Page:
King's Legacy: Was the Battle Won or Lost?

January 19, 1992|By WILEY A. HALL III | WILEY A. HALL III,Wiley Hall is a columnist for The Evening Sun.

Martin Luther King Jr.'s 63rd birthday seems an excellent time to contemplate his legacy.

One legacy -- particularly for blacks born into the post civil rights generation -- is confusion: What were we fighting for? Was the fight worth the effort? Is the battle over or does it continue? Did we win or lose?

Dr. King, if he were alive today, might find these questions incomprehensible.

"Kids!" I can picture him exclaiming, "What's the matter with kids today?"

But the issues were much clearer, say, in 1955 at the beginning of the Montgomery bus boycott.

Blacks were locked out of the mainstream by both law and custom back then. This was unfair and unconstitutional, and blacks clearly were damaged by discrimination politically, economically and socially.

The only debate within the black community then was over strategy, and the principal debate over strategy was over risk: Would tactics of confrontation lead to a white backlash and result in more harm than good? Wouldn't it be better to let understanding evolve over time?

(Note that Republican presidential hopeful Patrick Buchanan and too many black conservatives argue today that blacks would have been better off if they had sat back and waited and not aggravated white society.)

And this is where part of the confusion lies.

Thirty-six years after the triumph of the Montgomery boycott, whites seem to be fed up with civil rights and blacks seem frightened and disheartened.

The office of the president of the United States, an ally since Franklin D. Roosevelt, is now perceived as an enemy.

The U.S. Supreme Court seems more like an Extreme Court.

David Duke, once one of the very highest ranking officers of the Ku Klux Klan and a founder of the National Association for the Advancement of White People, nearly became governor of Louisiana and is now running for president.

Attempts to eliminate bigotry and promote understanding on college campuses are dismissed by the highest authorities in the land as part of a fad for "political correctness."

To make matters worse, the black community seems more dysfunctional than ever before. The violence, the drug abuse, the poor performance in schools, the numbers of families trapped on welfare, the death of traditional black institutions, the lack of unity and purpose among black leaders all make it seem -- even to other blacks -- that blacks aren't worthy to be treated as equals even if whites were prepared to accept them.

It is as if Martin Luther King and his generation, through their courage and vision, pushed open the doors to opportunity and then the next generation deliberately slammed them shut again.

Truth is, everybody tries to be upbeat about Dr. King's legacy on his birthday. The rest of the year, though, they look at his legacy and despair.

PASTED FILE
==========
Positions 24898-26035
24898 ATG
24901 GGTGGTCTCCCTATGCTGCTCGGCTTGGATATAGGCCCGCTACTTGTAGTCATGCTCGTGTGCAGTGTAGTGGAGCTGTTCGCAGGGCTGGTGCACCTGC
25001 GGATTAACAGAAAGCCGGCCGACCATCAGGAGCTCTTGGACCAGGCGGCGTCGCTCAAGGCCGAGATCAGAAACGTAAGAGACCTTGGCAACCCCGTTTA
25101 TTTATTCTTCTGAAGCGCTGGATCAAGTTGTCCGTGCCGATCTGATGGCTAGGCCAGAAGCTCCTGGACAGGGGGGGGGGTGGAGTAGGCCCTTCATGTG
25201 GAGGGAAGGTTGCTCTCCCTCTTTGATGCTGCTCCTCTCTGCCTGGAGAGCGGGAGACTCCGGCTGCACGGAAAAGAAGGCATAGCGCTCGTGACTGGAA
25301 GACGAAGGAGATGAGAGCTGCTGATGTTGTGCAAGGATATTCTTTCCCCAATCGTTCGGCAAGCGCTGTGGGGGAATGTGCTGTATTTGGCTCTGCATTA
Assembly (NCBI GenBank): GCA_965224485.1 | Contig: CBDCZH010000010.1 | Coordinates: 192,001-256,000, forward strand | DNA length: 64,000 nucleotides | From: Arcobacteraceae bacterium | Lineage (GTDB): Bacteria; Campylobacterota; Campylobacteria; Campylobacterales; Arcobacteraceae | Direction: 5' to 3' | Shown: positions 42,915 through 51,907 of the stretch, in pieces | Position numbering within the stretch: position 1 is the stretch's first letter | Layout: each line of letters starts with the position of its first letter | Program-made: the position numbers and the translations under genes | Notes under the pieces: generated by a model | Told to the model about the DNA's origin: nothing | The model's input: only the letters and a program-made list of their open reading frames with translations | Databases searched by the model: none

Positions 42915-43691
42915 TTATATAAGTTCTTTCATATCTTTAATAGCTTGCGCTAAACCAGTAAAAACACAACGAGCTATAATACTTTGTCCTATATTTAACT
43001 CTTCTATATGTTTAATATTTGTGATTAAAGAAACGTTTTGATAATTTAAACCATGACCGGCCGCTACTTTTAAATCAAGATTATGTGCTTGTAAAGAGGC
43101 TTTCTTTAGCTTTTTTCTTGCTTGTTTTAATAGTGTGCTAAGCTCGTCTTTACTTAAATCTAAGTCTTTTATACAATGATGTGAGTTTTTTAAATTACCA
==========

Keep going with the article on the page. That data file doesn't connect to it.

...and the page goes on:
I think it is time, at last, to clear up the confusion about Dr. King's legacy and the impact of the civil rights movement: The war for equality continues but we are winning.

The incidence of white backlash and black dysfunction illuminate the road we have to travel. But they mustn't obscure how far we have come.

In fact, blacks have come so far and they have done it so quickly that we tend to take it for granted.

There are superficial examples of this progress which, upon reflection, are more significant than they seem: we lament the absence of black role models, for instance, yet there there are far more black men and women in far more prominent positions than leaders in the 1950s could even have imagined.

For instance, the Washington-based Joint Center for Political and Economic Studies reports that in January 1990, there were 7,370 black elected officials in the United States, including 26 members of Congress. Blacks represent only 2 percent of all elected officials, yet there are more blacks holding office now than ever before.

We lament the lack of black entreprenuers, yet a survey by the U.S. Census indicates that in 1987 there were approximately 424,000 black-owned firms in the country, and that such firms were becoming increasingly more likely to have paid employees and were becoming more diversified in terms of the types of goods and services they provided.

Other surveys indicate that there are more blacks in virtually every profession than ever before in the nation's history. The black middle class is broader and more diverse than ever before. Black economic status -- measured by both income and wealth -- has never been higher.

Meanwhile, white attitudes about blacks have changed so dramatically that we now find ourselves shocked and dismayed when David Duke expresses sentiments that were commonplace only a generation ago.

At the same time, of course, there has been a white backlash and there is a growing pool of blacks who are being left behind socially and economically. Black progress has slowed, and in some cases, been reversed, during the Reagan decade.

But the central question is this: would Dr. King have been confused by the state of race relations in America today or more determined than ever?

I think the answer to that is clear.

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